Herb Williams uses crayons, but not to draw. A sculptor by trade, Williams has perfected the art of turning tens of thousands of crayons at a time into recognizable sculptural forms. He explores a multitude of themes that allow him to turn his attention to issues of a more adult nature, including those involving social hierarchy, religion, and human fulfillment, while utilizing an art-making object generally associated with childhood.
In the exhibition Beneath the Surface, Williams brings his unique art-making abilities to CMA to imagine a new breed of fish that have specially adapted to life in the midst of man-made ecological disasters.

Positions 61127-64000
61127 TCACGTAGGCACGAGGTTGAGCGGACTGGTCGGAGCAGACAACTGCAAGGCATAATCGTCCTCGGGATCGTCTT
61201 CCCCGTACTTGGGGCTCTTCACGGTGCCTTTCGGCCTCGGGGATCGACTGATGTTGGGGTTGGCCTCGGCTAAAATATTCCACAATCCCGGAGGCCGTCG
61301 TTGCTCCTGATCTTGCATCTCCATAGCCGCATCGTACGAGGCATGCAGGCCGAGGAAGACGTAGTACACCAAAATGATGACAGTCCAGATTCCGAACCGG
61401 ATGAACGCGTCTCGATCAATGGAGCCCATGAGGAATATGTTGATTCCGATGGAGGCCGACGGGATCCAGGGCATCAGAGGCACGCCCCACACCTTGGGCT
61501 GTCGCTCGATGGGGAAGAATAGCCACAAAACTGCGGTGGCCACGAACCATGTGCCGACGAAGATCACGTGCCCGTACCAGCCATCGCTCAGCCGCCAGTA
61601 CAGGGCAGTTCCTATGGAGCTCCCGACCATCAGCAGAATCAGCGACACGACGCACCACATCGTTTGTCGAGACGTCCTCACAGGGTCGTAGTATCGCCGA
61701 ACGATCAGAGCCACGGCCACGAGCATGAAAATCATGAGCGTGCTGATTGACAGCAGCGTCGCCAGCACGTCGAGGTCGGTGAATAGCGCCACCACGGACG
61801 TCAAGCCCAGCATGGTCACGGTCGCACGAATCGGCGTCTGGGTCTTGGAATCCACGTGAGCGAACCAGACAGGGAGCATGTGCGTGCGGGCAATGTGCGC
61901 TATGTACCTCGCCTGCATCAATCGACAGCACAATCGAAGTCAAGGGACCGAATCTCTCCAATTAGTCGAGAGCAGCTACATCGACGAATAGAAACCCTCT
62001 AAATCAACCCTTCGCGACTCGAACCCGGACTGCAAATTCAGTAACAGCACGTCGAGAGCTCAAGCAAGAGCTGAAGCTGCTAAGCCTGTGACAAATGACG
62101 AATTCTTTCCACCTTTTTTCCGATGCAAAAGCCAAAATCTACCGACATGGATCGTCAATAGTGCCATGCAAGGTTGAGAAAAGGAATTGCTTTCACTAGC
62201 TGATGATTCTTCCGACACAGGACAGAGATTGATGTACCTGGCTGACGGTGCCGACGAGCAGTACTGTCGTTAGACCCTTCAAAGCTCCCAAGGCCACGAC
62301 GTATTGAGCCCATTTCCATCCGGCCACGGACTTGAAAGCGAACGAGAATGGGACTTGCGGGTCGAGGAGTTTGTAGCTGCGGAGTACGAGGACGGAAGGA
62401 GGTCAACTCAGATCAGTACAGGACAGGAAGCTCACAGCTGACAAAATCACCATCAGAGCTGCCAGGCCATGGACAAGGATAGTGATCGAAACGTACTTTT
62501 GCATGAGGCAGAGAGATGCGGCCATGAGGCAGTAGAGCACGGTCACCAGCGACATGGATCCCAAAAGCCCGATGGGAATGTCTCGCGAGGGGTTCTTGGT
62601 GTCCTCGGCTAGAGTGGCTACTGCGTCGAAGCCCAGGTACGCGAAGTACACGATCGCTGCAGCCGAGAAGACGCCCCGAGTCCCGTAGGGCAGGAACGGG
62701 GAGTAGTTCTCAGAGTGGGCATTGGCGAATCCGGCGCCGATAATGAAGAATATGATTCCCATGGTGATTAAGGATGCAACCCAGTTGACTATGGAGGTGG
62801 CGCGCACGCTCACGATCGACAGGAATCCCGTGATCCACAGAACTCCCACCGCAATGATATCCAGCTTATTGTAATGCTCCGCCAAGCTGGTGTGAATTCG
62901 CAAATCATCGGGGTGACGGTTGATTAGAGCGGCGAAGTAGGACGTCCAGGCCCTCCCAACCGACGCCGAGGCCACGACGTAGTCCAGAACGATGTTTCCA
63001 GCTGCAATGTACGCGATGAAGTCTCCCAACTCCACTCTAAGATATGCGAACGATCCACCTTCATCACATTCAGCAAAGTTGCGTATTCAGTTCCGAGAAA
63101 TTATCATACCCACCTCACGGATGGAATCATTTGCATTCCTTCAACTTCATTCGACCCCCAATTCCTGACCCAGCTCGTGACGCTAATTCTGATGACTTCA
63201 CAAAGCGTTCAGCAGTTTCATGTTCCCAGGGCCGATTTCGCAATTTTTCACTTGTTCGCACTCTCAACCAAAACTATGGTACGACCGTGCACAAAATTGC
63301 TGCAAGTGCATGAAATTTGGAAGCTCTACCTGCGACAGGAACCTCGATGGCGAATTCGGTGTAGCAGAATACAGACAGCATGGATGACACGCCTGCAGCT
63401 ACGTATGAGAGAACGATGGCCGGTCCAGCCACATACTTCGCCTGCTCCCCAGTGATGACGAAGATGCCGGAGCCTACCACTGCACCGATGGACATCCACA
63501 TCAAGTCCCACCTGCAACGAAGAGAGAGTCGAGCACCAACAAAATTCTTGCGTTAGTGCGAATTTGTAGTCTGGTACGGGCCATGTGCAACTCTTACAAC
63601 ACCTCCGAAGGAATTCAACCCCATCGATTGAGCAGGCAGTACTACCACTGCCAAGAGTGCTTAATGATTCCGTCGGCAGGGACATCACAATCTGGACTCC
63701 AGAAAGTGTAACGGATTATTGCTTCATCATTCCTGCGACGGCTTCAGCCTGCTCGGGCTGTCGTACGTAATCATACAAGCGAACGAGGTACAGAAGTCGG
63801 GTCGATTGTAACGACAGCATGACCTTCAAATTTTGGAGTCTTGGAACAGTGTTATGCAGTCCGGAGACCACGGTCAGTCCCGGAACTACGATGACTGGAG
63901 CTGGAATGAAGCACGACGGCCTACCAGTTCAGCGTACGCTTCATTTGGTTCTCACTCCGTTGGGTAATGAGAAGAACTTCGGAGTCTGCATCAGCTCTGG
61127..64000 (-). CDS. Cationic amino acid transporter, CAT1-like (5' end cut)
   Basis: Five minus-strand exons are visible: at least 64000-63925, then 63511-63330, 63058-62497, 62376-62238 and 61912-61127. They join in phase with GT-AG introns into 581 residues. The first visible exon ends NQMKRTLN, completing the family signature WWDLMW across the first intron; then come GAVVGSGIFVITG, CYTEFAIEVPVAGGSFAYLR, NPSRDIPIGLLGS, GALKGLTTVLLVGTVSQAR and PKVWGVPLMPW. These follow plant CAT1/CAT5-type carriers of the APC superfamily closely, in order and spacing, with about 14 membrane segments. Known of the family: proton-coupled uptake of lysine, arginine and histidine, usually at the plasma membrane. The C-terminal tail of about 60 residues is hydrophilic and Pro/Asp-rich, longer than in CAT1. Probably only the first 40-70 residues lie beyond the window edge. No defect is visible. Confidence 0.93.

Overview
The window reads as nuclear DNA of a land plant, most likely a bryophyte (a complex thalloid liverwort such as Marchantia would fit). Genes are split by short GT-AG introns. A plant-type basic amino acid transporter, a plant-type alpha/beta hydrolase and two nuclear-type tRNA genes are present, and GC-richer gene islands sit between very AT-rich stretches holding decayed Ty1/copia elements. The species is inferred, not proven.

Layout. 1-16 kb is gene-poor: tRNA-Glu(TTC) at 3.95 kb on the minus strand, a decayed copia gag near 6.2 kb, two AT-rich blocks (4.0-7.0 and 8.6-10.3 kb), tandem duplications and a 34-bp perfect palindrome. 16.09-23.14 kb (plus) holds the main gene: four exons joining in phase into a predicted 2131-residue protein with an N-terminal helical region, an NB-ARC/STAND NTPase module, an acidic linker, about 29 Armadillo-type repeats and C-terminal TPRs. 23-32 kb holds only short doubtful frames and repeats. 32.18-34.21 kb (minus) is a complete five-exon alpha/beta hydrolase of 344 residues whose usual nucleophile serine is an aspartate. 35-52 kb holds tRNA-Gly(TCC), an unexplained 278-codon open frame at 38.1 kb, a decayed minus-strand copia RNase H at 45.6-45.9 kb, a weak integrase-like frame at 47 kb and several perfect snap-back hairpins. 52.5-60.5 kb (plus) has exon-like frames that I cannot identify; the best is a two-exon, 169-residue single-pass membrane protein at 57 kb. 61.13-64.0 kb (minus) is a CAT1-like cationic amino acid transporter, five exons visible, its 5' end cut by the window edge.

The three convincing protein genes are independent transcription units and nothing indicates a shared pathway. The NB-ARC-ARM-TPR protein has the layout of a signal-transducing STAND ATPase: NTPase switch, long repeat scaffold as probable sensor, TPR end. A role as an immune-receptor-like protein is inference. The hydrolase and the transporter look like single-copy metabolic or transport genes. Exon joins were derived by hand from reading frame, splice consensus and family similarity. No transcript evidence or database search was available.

Based out of Nashville, Herb Williams has garnered international recognition from sculpting with thousands of whole or cut Crayola crayons. Williams was awarded the Joan Mitchell Foundation Museum Purchase Grant in 2004 and The Next Star Artist Award in 2008. His artworks are in the collection of art collectors such as Beth Rudin DeWoody, along with Museums, Children’s Hospitals, and most recently The White House has added his work to their permanent collection.